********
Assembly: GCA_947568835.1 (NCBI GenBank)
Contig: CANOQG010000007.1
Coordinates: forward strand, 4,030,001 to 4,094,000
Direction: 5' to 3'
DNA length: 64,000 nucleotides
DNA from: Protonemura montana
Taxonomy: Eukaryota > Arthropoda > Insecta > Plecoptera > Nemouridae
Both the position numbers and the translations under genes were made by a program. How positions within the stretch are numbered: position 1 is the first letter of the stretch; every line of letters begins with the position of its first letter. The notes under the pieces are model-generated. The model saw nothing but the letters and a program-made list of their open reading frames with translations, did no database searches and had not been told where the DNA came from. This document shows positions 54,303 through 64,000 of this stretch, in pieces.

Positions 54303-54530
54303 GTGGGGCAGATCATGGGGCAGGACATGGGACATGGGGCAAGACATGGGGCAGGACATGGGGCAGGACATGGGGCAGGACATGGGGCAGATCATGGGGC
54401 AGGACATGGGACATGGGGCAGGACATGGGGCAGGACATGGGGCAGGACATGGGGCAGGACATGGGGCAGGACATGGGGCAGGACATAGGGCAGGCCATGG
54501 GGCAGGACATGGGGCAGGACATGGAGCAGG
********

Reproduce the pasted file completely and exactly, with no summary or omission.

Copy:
Assembly: GCA_947568835.1 (NCBI GenBank)
Contig: CANOQG010000007.1
Coordinates: forward strand, 4,030,001 to 4,094,000
Direction: 5' to 3'
DNA length: 64,000 nucleotides
DNA from: Protonemura montana
Taxonomy: Eukaryota > Arthropoda > Insecta > Plecoptera > Nemouridae
Both the position numbers and the translations under genes were made by a program. How positions within the stretch are numbered: position 1 is the first letter of the stretch; every line of letters begins with the position of its first letter. The notes under the pieces are model-generated. The model saw nothing but the letters and a program-made list of their open reading frames with translations, did no database searches and had not been told where the DNA came from. This document shows positions 54,303 through 64,000 of this stretch, in pieces.

Positions 54303-54530
54303 GTGGGGCAGATCATGGGGCAGGACATGGGACATGGGGCAAGACATGGGGCAGGACATGGGGCAGGACATGGGGCAGGACATGGGGCAGATCATGGGGC
54401 AGGACATGGGACATGGGGCAGGACATGGGGCAGGACATGGGGCAGGACATGGGGCAGGACATGGGGCAGGACATGGGGCAGGACATAGGGCAGGCCATGG
54501 GGCAGGACATGGGGCAGGACATGGAGCAGG